The essential advantage for the salesperson is that they better understand the procurement process on the customer's side. Consequently, they can act in line with the process, avoiding avoidable mistakes. Additionally, it is advantageous to win procurement as a supporter, if possible.

For the department, the benefit lies in being able to go through the procurement process, i.e., procuring the required service or software, quickly, especially when time pressure is involved.

In this way, both sides are winners. Sales can pursue and achieve its goals more focused, procurement can continue to pursue and achieve its goals, and both parties jointly achieve results that allow the customer to benefit from the service they seek. Ultimately, this is always the goal. Thus, both sales and procurement, and even the department, become winners.

It is also essential to think of the sales process holistically – almost as a "mirror image" of the procurement process – and to design it accordingly. Essentially, it involves seeing it as "two sides of one coin," and sales can work optimally with procurement when thinking and acting in such a process. Therefore, it is essential to focus not only exclusively on the offer (offer preparation, creation, and submission) but also to think a few steps ahead in the sales process. This means considering what factors make the company as a service provider interesting to procurement. This involves "panel management" and the sales team's ability to recognize the criteria and demand profiles that the customer and their procurement use to select the group of recurring service providers. For sales, it is essential to enter this service provider panel and then remain in it through excellent performance and added value for the customer. In the best-case scenario, becoming a strategic "preferred" partner.

Olaf Kugeler der Angebotsdoktor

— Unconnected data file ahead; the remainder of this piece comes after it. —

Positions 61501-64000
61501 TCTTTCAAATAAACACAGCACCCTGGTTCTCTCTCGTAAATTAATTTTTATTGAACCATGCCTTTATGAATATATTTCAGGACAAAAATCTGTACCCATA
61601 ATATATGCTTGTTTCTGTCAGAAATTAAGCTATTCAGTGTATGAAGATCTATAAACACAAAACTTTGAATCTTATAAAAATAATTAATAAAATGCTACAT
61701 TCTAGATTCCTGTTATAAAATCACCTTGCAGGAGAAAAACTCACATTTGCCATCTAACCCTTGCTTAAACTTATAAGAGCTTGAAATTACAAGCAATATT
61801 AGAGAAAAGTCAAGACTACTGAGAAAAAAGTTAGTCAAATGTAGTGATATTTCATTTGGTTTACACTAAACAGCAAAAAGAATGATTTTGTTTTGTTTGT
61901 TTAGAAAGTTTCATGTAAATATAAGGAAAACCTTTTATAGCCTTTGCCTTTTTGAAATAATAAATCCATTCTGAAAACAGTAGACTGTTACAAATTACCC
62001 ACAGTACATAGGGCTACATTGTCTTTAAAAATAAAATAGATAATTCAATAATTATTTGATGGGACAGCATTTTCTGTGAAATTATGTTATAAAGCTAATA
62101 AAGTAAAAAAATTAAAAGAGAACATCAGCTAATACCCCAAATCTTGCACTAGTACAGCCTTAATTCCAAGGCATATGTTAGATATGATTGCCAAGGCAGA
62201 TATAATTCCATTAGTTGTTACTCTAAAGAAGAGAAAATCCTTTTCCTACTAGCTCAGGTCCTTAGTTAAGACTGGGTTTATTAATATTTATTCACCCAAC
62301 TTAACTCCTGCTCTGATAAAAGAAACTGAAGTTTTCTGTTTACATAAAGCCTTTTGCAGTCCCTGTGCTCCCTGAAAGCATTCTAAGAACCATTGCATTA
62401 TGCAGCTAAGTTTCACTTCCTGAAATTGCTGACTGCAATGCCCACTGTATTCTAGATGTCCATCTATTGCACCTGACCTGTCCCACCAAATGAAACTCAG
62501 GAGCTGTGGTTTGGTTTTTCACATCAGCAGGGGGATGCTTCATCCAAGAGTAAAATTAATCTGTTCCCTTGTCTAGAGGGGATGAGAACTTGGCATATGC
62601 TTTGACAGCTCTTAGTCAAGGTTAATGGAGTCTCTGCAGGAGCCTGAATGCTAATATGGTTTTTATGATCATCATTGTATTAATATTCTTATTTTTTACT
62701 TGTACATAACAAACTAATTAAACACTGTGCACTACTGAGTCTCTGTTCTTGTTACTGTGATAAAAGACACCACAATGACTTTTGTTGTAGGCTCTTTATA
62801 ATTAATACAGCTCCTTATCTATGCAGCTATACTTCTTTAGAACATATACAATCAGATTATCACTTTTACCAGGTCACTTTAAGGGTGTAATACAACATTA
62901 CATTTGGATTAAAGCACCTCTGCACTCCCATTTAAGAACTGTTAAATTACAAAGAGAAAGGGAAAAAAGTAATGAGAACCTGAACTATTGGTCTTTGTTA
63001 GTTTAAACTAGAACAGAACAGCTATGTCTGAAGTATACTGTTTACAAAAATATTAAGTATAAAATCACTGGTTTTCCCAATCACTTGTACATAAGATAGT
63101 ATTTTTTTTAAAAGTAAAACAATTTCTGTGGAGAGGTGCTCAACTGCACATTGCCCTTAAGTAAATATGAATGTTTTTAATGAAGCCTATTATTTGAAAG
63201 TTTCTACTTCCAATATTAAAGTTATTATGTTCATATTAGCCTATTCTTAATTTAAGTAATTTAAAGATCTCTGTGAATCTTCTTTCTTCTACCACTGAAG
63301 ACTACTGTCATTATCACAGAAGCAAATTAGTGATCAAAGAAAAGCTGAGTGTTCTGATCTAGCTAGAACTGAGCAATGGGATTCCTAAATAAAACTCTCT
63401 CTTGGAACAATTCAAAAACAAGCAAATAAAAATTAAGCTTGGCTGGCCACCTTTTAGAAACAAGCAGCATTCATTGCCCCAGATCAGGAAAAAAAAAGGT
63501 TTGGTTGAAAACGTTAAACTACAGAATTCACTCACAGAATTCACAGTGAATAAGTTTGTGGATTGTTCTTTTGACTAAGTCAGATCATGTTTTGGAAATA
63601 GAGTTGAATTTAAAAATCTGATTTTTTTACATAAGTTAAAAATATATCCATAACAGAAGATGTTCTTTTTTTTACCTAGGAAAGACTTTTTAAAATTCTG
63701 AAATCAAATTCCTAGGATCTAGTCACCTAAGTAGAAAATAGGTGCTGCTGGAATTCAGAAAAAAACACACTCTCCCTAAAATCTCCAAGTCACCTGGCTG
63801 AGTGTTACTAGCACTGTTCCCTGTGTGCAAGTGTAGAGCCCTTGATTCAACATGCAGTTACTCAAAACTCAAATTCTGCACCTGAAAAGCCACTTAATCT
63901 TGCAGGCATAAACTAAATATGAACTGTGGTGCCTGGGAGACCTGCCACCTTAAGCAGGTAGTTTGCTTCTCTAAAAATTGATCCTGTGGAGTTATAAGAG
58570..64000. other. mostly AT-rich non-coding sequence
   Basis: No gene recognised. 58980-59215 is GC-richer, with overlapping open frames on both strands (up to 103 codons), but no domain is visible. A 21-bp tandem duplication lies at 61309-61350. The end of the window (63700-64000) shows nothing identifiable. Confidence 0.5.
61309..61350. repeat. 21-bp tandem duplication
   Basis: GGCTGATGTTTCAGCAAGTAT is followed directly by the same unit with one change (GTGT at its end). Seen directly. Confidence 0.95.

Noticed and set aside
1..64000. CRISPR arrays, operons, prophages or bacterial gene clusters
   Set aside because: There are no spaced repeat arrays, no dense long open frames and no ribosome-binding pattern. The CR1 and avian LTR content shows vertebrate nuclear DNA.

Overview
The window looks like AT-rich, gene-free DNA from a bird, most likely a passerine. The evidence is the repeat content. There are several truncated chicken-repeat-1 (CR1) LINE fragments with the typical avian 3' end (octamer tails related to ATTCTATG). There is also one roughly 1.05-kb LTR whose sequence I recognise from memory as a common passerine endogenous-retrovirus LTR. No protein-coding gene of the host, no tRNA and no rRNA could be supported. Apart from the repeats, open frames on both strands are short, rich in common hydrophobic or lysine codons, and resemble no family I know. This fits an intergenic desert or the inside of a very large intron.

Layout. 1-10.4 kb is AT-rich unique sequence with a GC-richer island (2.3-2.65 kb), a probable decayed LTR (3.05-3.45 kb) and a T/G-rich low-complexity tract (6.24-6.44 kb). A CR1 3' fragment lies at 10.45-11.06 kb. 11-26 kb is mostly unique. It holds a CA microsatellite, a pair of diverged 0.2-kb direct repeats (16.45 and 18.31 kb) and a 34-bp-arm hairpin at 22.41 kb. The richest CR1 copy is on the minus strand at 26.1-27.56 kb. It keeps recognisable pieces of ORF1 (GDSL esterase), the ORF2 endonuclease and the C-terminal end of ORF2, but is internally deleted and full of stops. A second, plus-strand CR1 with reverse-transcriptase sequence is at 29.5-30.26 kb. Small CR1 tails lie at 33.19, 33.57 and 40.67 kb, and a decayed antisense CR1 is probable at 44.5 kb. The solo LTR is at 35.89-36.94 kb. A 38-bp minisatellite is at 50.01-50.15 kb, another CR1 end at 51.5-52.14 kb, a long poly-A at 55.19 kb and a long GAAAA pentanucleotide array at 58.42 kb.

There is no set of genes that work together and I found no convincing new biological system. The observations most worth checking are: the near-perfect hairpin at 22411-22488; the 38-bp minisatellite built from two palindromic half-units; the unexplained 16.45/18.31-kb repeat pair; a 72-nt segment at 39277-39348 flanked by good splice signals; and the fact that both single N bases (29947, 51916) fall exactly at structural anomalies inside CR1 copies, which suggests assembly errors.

Contact Information
Olaf Kugeler | CO-founder of aurelicon
+49 160 8312 914
LinkedIn Profile of Olaf Kugeler
More about aurelicon

How can companies ensure that procurement-oriented sales are effective and avoid potential losses on both sides? Can you provide us with three examples?

As a result, both sides are winners: sales can pursue and achieve its goals more focused, procurement can continue to pursue and achieve its goals, and both parties jointly achieve results that allow the customer to benefit from the service they seek.

For a more detailed illustration, here are three examples:

a) Efficient services and suitable approach

At a service company, the offer was to be evaluated based on remuneration rates, with no consideration for qualitative aspects. However, a thorough analysis of the target customer based on the principles of "Procurement-Oriented Sales" revealed some previously unnoticed customer needs. This allowed the service provider to create a tailored offer that was even more appealing to the customer. The customer's procurement and the department recognized the added value of the offer, and there were no further price negotiations.

b) Additional benefits through proactive communication

Another customer's procurement initially conducted a benchmarking of remuneration rates. Through proactive communication, the sales team demonstrated the additional benefits of collaboration. Unrequested aspects, such as a risk management solution and a training program, played a significant role. These aspects were not evident from the initial tender but were identified through a detailed customer analysis.

c) Individual offer customization and customer understanding

In another case, the sales team assumed that the customer's concerns and objectives were adequately reflected in the offer. However, an analysis of the RfP document and the target customer revealed additional critical issues that could be covered in the offer. Aurelicon conducted a detailed analysis and presented three key objectives and an extended scope of requirements. The individually tailored solution in the service provider's offer led to the price playing a subordinate role, as the customer recognized the benefits of engaging with the provider.

Aurelicon supports companies in implementing "Procurement-Oriented Sales." During the diagnosis phase, we examine past offers and how they were created (process) to better understand their current state. We then discuss improvement approaches together with training the basics in a training workshop and, in the implementation phase, support the actual application through regular coaching calls.

Alternatively, we can provide consulting for specific offer projects, taking over the analysis of the tender and customer company as well as quality checks before submitting the offer.